Current Stock Market Tumbling on Huawei Sanctions
CURRENT STOCK MARKET- European stocks were in the negative territory while government bond yields fell after the US government decided to slap sanctions on Chinese telecom Huawei, further pitting the US against China.
The STOXX 600, which is a pan-European index of European shares, lost as much as 0.5 percent during the early European trading.
Germany’s DAX, which is sensitive to tariff and China-related news, was 0.4 percent weaker.
US stock futures were also 0.4 percent lower, threatening a weaker start on Wall Street.
The US Commerce Department said that it was putting Huawei Technologies Co Ltd and 70 affiliates to its so-called Entity List, which effectively bans the company from acquiring components from American companies without asking for government approval first.
Meanwhile, small gains in Chinese and Hong Kong stock indexes slightly offset the broad weakness in European markets. As such, there were only marginal losses on a global stock index.
Investors were also expecting state authorities to intervene and back the Chinese market and stabilize sentiment.
“Chinese stocks are up as market expect authorities to intervene to support sentiment but this kind of activity is not sustainable and unless we see a clear resolution in the China-US trade conflict, overall sentiment will remain weak,” said a forex strategist.
Core German government bond yields were hovering near their lowest level in almost three years. Dutch bond yields were near the red, which is a level not seen since October 2016.
US Interest Rate Cut More Possible
With trade tension worsening and weak US economic data, investors are expecting a US interest cut to be in the pipeline for the coming months.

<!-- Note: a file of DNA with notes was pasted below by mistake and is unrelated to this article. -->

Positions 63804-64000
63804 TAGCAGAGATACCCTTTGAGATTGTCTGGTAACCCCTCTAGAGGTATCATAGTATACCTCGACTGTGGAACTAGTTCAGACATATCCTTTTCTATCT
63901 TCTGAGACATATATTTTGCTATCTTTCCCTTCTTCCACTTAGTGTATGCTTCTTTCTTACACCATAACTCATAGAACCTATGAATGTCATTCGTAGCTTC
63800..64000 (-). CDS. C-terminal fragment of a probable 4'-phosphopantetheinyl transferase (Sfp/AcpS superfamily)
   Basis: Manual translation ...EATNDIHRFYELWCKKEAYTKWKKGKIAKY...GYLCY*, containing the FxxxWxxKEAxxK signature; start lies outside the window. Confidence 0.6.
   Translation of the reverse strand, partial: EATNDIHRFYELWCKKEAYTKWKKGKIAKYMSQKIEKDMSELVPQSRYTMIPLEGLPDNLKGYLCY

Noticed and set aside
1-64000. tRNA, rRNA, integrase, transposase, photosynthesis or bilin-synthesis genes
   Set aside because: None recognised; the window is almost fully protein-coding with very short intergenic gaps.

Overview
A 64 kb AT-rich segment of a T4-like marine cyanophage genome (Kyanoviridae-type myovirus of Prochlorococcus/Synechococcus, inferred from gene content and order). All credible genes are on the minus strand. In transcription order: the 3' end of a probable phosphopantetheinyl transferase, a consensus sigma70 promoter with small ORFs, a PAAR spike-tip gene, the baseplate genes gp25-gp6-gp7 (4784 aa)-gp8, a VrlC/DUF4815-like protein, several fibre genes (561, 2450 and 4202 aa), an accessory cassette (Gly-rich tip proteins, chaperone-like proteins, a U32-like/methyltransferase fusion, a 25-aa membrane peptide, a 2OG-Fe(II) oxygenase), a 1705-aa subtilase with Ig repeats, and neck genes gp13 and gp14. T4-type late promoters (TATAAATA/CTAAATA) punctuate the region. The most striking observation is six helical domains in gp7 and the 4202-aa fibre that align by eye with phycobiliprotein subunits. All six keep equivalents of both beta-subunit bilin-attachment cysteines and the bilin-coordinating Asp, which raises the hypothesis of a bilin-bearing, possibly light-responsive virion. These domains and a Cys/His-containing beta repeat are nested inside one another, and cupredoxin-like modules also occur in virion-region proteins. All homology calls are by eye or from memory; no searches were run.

US retail sales unexpectedly dropped in April, with purchases of motor vehicles and a range of other goods weakening. April industrial production has also shed 0.5 percent, which is the third time it dropped this year.
Ten-year US Treasury Bond yields retreated 2.366 percent, close to a 15-month low of 2.340 percent, which was brushed on March 28.
Futures for the Fed fund rates are fully pricing in a rate cut by the end of the year, along with a high probability of a move by September.
“The markets are inching step by step in pricing in a rate cut. That is a sea change from a year ago when the consensus was three to four rate hikes a year,” said a bond fund manager.
Meanwhile, the dollar was down 0.1 percent against a basket of other major currencies after weaker US yields failed to maintain dollar support.
In other markets, oil prices strengthened after tensions increased in the Middle East and participants worried the conflicts might hit global supplies even in the face of a surprise build in US crude inventories.
Brent crude increased 0.3 percent to $71.99 per barrel, while US West Texas Intermediate (WTI) crude gained $62.26, or half a percent higher.
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